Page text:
FIG. 1 is a side view of a machine tool with an automatic tool change apparatus;
FIG. 2 is a partial sectional view of a tool holder according to the present invention;
FIG. 3 is a sectional view of an acceleration sensor used in the tool holder;
FIG. 4 is a block diagram illustrating the control circuit of the tool holder;
FIG. 5 is a block diagram illustrating the detailed structure of a driver, an output head and a readout head; and
FIG. 6 is a flow chart illustrating a tool life determining process executed by a CPU in a numerical control apparatus.DESCRIPTION OF THE PREFERRED EMBODIMENT
Referring now to the drawings, and more particularly to FIG. 1, there is shown a tool magazine 14 in which a large number of tools 15 are stored. The tools 15 are selectively transferred to a spindle 11, which is rotatably supported in a spindle head 12 by an exchange arm 16 of an automatic tool change apparatus 13. The spindle head 12 is supported so as to be moved to and away from a worktable 10. The tool magazine 14 is indexable so that the tools 15 stored in the magazine 14 are successively moved to a tool exchange position. A readout head 17 is provided at the tool exchange position in order to readout the tool service time from the tools 15. The readout head 17 is connected to a numerical control apparatus 20, thereby the tool service times are read out by the numerical control apparatus 20.
Each tool 15 is secured to the body 31 of a tool holder 30 as shown in FIG. 2. The body 31 is conically shaped and a groove 32, on which the exchange arm 16 engages, is formed on the periphery of an end portion of the body 31. The tool 15 is secured at the center of the end portion. In the body 31, there are provided an acceleration sensor 33 for detecting acceleration along a normal direction R (centrifugal force), a control circuit 34 for counting or recording service time cumulatively and for memorizing the cumulative service time, an output head 35 and a battery 36.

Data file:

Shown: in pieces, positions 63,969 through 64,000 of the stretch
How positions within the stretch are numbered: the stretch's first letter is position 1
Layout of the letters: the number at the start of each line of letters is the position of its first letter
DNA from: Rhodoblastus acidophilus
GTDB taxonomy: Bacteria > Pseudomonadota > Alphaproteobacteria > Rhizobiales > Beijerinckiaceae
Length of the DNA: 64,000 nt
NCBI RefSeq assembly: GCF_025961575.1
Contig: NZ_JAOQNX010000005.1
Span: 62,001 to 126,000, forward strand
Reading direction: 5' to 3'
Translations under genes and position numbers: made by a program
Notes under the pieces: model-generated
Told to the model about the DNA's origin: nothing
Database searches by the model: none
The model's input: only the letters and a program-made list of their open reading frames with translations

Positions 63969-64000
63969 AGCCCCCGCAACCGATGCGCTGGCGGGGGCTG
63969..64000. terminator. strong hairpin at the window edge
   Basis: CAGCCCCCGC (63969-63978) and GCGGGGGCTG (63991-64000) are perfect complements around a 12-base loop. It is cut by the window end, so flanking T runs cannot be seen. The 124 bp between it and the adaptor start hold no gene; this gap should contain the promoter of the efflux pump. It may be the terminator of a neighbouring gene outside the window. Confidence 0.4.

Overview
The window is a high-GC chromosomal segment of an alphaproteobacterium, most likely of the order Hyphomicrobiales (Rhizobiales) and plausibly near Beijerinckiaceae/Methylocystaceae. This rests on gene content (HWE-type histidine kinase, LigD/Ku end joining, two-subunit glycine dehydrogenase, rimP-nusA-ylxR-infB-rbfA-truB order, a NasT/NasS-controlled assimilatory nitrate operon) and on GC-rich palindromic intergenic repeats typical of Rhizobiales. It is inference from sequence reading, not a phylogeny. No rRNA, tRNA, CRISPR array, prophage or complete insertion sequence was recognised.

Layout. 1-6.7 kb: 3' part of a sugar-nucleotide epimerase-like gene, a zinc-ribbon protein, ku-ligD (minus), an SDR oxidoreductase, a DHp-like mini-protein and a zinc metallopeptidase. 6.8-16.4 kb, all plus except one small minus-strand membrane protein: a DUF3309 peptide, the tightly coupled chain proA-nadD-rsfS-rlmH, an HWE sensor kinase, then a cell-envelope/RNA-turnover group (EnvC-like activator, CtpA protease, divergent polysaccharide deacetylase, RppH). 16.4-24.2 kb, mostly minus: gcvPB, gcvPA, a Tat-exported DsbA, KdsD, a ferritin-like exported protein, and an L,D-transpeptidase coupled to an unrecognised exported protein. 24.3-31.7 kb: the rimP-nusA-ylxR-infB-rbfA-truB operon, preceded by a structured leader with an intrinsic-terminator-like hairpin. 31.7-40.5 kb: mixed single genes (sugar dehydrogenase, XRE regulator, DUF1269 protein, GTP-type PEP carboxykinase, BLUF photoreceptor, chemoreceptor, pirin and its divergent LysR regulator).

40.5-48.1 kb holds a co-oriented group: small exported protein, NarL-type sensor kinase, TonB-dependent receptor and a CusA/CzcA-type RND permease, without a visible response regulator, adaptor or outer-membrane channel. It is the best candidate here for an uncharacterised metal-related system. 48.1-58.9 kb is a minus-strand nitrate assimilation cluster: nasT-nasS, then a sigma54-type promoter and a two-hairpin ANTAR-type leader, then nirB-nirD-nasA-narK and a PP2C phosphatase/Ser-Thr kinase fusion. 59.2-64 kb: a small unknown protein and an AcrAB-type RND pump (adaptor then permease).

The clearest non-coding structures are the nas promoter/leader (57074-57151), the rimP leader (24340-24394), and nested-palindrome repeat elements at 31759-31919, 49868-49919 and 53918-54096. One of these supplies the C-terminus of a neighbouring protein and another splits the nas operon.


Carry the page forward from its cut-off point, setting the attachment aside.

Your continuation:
The acceleration sensor 33 has a housing 331 secured to the body 31 as shown in FIG. 3, and a layer of five crystal disks 332 for converting a pressure reading to a voltage signal are provided in the housing 331. One end surface of the layer of crystal disks 332 contacts a receiving plate 338, which contacts an inclinable member secured to the housing 331 by a bolt 336. A holding plate 339 biased by a spring 334 contacts another end surface of the layer of the crystal disks 332 and a weight 333 contacts the holding plate 339. The voltage signal produced from the crystal disks 332 is output via a pair of connectors 335a, 335b. The housing 331 is secured in such a way that the bottom surface 331a of the housing 331 is located near the peripheral surface of the body 31 so that the weight 333 can be moved along the normal direction of movement of the tool holder 30. Accordingly, when the tool holder 30 is rotated, the centrifugal force along the normal direction of movement R acts on the weight 333. As a result, the crystal disks 332 are pressed by the weight 333, and thereby a voltage signal, which changes in proportion to the pressure, viz., the centrifugal force acting on the crystal disks 332, is generated from the crystal disks 332.
The voltage signal V from the acceleration sensor 33 is, as illustrated in FIG. 4, led to an amplifier 341 to amplify the voltage signal V. The output signal from the amplifier 341 is led to the inverted input terminal of a comparator 342, while a reference voltage Vs is supplied to the noninverted input terminal of the comparator 342. The reference voltage Vs is a threshold value used for determining whether or not the tool holder 30 is rotated. The reference voltage Vs is set in such a way that the output signal from the amplifier 341 becomes larger than the reference voltage Vs when the centrifugal force is detected, and the output signal from the amplifier 341 becomes smaller than the reference voltage Vs when the centrifugal force is not detected. Accordingly, the level of the output signal V1 from the comparator 342 becomes a low level when the tool holder 30 is rotated. The output signal V1 from the comparator 342 is led to the start terminal S of an oscillator 343 so that the oscillator 343 outputs pulse signals V2 having a constant periodic time to the clock terminal CK of a second counter 344 during the time when the output signal V1 is at a low level. The second counter 344 can count up to sixty seconds, and the carry signal V3 from the second counter 344 is led to the clock terminal CK of a minute counter 345. The minute counter 345 can count up to sixty minutes, and the carry signal V4 from the minute counter 345 is communicated to the clock terminal of an hour counter 346.